Print ads are undoubtedly one of the most tried-and-true forms of marketing communications. But that doesn’t make them feel any less antiquated. Even when advertisements push the envelope with creative infusions that defy the standard construct, there’s only so much they can do to sell products or services in a way that makes consumers care or, at the very least, doesn’t bore them.
Augmented Reality (AR) is a real-time view of the physical world, altered with computer-generated stimuli, that has proven to be incredibly successful for marketing purposes by creating personalized content that fosters a meaningful connection to promotional print materials.
Home furnishings giant IKEA, for example, created an AR program to go along with their 2014 catalog. Users could scan the printed images of items they liked with an app which then allowed them to see how the furniture would look and fit inside a room. This approach not only turned catalog shopping into a new way to interact with a product before buying it, it also helped consumers avoid a dreaded pilgrimage to the world’s most intimidating furniture store.
Vespa, an Italian scooter company, used augmented reality to add functionality to their magazine campaign. By viewing the ads through an AR app, consumers could build their own customized scooter, selecting from various colors, styles and accessories. GPS instructions to the nearest Vespa dealer were also conveniently included.
The New Yorker integrated AR technology into the front and back covers of its magazine to modernize the experience of printed reading materials. Both featured an illustrated cityscape that, when seen through an augmented reality app, allowed readers to view the artwork as if they were a part of it, creating an entirely new way to engage with a traditional medium.
Each of these brands utilized AR techniques that elevated the consumer experience by giving good ol’ print pieces a much-needed face-lift. By including a call out to view them with an augmented reality app, you can literally make words jump off the page with things like product photos or service demonstrations that give a 360-degree view of every attribute.
Ultimately, augmented reality enables printed pieces to include additional creative and informative content that may not fit within a typical template. As marketers look to find ways this established form of communication can be revitalized to keep up with far more innovative tools, AR should be considered for the technology’s ability to monopolize a consumer’s attention span while deepening their relationship with what is being promoted.
In a world of digitized transactions, face-to-face commerce can feel downright old school. We’ve grown accustomed to the convenient wealth of information available to us as part of the online consumer journey. Of course, this has made a web presence imperative to every successful marketing strategy. But there are plenty of industries which still rely heavily on in-person interactions. Fortunately, these established touchpoints can now leverage augmented reality (AR) technology to create customized engagement opportunities able to compete with the unique experiences brands can offer via the Internet.
AR is a real-time view of the physical world that has been altered with computer-generated stimuli such as graphics, video or sound. AR marketing enhances consumer encounters with personalized content that fosters a meaningful connection. And it can do so across industries where live exchanges with consumers inevitably mean more revenue. Here are three traditional in-person experiences that could stand to benefit from the modernization inherent in augmented reality.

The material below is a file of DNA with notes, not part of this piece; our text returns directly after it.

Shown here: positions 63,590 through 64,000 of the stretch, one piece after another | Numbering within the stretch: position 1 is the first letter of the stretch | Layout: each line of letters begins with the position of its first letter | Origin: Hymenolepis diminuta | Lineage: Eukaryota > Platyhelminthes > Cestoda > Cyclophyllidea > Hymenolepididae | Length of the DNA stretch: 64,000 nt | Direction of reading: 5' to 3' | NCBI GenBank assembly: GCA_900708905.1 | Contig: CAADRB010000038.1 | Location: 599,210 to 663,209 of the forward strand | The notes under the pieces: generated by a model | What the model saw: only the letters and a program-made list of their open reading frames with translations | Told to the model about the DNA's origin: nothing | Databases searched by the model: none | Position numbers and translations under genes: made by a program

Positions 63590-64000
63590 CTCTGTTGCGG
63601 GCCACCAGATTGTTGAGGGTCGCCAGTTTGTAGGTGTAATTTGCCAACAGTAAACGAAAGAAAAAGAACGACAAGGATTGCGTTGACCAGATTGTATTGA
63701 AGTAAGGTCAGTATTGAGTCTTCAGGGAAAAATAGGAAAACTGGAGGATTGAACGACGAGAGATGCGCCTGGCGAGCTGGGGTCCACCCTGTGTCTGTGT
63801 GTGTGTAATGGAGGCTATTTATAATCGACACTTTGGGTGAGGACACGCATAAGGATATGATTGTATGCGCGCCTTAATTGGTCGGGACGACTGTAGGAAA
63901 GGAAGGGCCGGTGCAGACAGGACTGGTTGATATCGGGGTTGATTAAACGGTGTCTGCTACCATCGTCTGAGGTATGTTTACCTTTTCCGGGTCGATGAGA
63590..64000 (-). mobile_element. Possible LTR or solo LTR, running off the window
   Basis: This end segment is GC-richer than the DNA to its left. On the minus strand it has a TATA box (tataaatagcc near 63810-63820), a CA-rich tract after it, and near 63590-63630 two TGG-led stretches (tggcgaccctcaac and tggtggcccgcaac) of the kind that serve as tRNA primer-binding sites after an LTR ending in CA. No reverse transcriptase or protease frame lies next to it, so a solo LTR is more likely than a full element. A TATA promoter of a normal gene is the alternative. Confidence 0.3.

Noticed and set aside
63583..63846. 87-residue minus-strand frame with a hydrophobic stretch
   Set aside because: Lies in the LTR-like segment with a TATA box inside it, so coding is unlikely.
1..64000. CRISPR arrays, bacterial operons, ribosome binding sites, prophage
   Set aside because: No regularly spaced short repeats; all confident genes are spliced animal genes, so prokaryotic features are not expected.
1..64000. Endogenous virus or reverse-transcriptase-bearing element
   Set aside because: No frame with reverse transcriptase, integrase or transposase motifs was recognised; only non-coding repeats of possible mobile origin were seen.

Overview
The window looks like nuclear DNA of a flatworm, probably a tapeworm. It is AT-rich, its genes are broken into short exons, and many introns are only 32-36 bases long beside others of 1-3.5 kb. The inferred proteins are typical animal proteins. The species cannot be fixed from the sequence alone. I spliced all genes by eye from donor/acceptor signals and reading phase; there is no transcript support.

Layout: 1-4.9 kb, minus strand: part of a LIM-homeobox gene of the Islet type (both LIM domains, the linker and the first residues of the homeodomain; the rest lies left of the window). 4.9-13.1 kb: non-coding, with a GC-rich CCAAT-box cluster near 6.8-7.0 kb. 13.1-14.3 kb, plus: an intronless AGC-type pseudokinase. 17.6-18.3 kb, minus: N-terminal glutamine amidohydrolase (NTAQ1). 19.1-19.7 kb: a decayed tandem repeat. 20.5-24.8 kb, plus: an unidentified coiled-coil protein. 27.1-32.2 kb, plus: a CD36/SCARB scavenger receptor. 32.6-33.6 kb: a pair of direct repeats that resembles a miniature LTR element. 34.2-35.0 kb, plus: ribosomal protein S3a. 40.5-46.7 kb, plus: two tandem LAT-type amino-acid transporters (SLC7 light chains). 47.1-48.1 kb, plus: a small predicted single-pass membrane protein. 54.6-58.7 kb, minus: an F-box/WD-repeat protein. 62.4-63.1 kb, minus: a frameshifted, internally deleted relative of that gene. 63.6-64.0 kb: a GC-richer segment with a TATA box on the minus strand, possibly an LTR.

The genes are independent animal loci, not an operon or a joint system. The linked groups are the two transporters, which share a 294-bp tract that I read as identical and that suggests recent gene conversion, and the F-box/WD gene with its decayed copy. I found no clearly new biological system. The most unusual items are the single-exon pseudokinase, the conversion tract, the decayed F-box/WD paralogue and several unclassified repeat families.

1. Brick and mortar shops.
With competition from delivery services like Peapod and AmazonFresh, customer retention is of utmost importance to conventional grocery stores. Some chains have rolled out loyalty cards to satisfy their customers’ needs by tracking and offering discounts on frequently purchased items…and to give their cashiers more things to ask you about during checkout. According to Supermarket News, when retailers use shopper data mined from such programs and apply it to pricing, promotions and assortment, they can see a 4%-7% increase in gross profits.
Now imagine a customer loyalty platform which allows access to additional layers of purchaser information by incorporating augmented reality marketing in the form of personalized touchpoints that build a bond between the consumer and retailer. A PwC poll showed that 52% of respondents felt the in-store experience is a major feature that brings them back. So an app that scans the produce section, offering tips to help pick the freshest fruits and vegetables, or gives meal prep advice and side dish suggestions when selecting meats would give the store a competitive edge over its e-retailer counterparts by adding value to the shopping trip.
2. The real estate industry.
The real estate industry could use AR technology to take the home buying experience to the next level. Currently, agents spend up to $2,500 “staging” a property for potential purchasers by making it look like a cozy and comfortable model home, not unlike you do the first time you plan to invite a date back to your place. Tactics may include depersonalizing and decluttering or minimalizing furniture to show off the size of the space. By positioning a property in its best possible light, it will spend 72 percent less time on the market and generally sell for more money according to the Real Estate Staging Association.